Carbondale applying for Space to Create
February 19, 2017
Carbondale trustees have agreed to apply for a Colorado Creative Industries project called Space to Create, which aims to develop affordable housing and/or workspace for people in creative industries.
Colorado Creative Industries, which officially designated Carbondale as a creative district in June, has recognized a perennial problem with creative districts, said Amy Kimberly, executive director of Carbondale Arts. As these districts become more popular and successful, they also become too expensive for the artists and other creatives to live there. "We all know that story," said Kimberly.
She described Space to Create as a highly flexible program that enables access to up to $1 million in a Department of Local Affairs grant for the project.
Space to Create has already selected for housing and workspace projects Trinidad, Ridgway and Buena Vista, which are all rural communities similar to Carbondale, said Kimberly.
Space to Create projects also usually include parts that aren't just affordable housing, such as co-working spaces, she said. "And when we talk about the creative sector, it's no longer just the artists."
The town will likely be competing against Crested Butte and Paonia for the project.
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The program has a competitive application process, so Kimberly encouraged trustees to throw the town's hat in the ring.
"I think we have as good a chance as anyone to get chosen," she said.
Carbondale won't soon get this opportunity again, as CCI makes its selections regionally, then moves on to another region the next year.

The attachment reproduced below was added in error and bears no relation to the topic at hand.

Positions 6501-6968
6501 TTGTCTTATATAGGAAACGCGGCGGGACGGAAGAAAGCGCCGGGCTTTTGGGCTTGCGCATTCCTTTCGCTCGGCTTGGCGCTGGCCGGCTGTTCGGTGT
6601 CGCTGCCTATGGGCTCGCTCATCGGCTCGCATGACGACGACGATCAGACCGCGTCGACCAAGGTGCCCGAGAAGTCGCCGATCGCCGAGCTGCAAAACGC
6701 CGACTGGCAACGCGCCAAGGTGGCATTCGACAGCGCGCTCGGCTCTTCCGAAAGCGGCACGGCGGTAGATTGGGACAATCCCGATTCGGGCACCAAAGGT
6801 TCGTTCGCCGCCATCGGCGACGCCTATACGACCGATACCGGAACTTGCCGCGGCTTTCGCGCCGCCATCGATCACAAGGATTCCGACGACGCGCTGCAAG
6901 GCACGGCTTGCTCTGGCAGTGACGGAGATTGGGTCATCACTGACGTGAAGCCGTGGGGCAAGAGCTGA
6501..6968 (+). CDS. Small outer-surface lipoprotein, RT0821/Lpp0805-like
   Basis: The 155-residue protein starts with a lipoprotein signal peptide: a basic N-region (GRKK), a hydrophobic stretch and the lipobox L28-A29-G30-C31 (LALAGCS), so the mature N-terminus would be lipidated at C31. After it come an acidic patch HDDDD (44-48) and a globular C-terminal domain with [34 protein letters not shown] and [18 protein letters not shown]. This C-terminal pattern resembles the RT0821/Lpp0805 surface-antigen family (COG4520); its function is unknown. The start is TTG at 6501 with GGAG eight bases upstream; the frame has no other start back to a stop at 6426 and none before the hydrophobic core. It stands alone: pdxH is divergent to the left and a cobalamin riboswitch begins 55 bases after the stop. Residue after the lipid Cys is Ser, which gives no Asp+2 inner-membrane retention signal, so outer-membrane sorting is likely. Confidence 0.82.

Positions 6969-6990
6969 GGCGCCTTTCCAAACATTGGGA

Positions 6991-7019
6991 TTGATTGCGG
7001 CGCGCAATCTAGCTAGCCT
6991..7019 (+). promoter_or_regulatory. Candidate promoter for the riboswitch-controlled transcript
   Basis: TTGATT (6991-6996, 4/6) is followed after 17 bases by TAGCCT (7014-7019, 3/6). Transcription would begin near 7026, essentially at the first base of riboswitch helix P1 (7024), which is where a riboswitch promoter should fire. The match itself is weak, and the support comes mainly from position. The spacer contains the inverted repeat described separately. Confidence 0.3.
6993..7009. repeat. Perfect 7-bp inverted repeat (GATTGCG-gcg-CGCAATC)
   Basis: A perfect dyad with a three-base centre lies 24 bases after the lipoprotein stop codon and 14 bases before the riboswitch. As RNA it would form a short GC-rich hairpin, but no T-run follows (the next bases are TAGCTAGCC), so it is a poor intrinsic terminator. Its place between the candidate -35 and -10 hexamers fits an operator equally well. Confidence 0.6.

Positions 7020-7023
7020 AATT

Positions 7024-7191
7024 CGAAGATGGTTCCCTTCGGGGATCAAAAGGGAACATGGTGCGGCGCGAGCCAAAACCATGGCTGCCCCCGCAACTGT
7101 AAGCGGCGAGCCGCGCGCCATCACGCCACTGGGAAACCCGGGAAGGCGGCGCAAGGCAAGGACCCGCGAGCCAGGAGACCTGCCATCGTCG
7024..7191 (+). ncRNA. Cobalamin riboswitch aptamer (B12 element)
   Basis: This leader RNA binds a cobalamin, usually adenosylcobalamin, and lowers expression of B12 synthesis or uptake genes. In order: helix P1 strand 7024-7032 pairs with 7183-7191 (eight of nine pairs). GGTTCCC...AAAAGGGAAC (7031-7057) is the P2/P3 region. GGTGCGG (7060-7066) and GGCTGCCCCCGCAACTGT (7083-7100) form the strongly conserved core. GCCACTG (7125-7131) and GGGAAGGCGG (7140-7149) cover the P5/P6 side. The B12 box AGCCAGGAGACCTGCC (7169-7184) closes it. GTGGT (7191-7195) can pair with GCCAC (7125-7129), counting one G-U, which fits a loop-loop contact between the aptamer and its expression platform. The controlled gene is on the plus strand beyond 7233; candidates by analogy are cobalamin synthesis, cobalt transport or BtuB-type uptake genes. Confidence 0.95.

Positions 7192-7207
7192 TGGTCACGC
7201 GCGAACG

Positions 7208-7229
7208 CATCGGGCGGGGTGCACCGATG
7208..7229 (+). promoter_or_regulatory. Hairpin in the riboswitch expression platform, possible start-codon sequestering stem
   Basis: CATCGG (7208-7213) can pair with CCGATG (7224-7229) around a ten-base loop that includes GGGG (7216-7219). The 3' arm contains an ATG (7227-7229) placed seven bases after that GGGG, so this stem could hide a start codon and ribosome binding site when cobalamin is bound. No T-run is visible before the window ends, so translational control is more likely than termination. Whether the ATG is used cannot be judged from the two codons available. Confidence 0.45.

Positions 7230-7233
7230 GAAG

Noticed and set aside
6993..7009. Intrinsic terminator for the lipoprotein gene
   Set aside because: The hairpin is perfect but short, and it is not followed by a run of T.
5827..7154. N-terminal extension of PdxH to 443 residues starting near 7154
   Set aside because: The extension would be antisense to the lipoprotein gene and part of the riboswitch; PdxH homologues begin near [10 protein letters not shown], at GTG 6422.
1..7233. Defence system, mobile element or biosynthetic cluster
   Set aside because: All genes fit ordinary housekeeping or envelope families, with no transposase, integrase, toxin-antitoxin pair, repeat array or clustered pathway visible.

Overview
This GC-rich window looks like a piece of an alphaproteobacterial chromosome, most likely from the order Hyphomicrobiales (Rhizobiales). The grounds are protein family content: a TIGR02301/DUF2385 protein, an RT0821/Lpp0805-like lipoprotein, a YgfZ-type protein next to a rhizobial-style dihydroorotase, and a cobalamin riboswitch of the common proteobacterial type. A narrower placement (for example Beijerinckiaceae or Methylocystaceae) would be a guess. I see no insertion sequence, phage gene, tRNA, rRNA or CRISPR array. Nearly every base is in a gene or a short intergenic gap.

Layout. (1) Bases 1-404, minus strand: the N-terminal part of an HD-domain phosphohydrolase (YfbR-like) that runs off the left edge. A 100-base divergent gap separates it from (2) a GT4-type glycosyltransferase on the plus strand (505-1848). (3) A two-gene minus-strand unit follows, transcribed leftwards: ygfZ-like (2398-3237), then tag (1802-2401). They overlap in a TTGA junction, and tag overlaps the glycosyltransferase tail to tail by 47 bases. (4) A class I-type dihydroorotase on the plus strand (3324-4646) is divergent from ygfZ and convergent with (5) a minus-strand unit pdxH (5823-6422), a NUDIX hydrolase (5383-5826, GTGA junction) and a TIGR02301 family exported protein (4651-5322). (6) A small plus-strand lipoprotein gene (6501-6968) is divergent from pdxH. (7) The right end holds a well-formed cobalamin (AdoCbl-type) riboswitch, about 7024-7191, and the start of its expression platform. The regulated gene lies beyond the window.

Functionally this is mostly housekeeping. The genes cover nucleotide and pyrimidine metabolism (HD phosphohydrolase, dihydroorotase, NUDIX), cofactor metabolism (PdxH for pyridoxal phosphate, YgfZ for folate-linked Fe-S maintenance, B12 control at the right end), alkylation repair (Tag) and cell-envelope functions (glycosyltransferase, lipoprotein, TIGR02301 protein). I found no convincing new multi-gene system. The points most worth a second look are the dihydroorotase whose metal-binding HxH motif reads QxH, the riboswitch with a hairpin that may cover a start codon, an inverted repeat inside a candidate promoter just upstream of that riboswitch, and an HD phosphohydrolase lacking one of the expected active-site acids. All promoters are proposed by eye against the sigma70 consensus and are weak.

"It would be incredible if we actually succeeded in getting a project, but I think either way it would mean a lot to the community to see us take this opportunity and not let it go by," said Kimberly.
If it is awarded the project, the town will first have to be willing to dedicate up to $35,000 for a marketing and feasibility study, said Kimberly.
There might also be the opportunity to offset some of that cost with DOLA grants, said Town Manager Jay Harrington.
The Carbondale Creative District is also willing to pitch in $5,000 toward that goal.
And the town could very well develop a project that doesn't continue with the Space to Create program.
Trustee Katrina Byars said that all the communities that have put together a project for Space to Create but weren't selected continued with their project regardless "because they had generated so much energy and interest and because it's so locally relevant."
Each of these projects has a 40-percent revenue gap, and they rely a lot on low-income housing tax credits, "which may or may not fit into what we're doing," said Kimberly. "Low income tax credits are always a challenge in this valley."
Harrington foresaw Carbondale land costs as the project's biggest challenge, though he was still supportive of taking the first steps in applying for the projects.
The Space to Create project in Manitou Springs has collaborative manufacturing space with leather cutting machines, welders and fabric printers, said Byars, who had recently visited.
Several trustees called the decision to apply a "no-brainer," and the board isn't yet committed to spending the $35,000 if they change their minds later.
"It seems like the program was written for Carbondale," said Mayor Dan Richardson. "It's a pretty great opportunity to leverage some of the funding we would have to contribute if we could make something happen, so I think it's pretty cost effective."
"I don't see what we could lose by supporting it conceptually," said Trustee Marty Silverstein.
The board has recently reviewed town priorities, placing affordable housing at the top. "This is another way to get there," said Silverstein.
Carbondale will have to submit a letter of intent by March 1, then its application by March 15.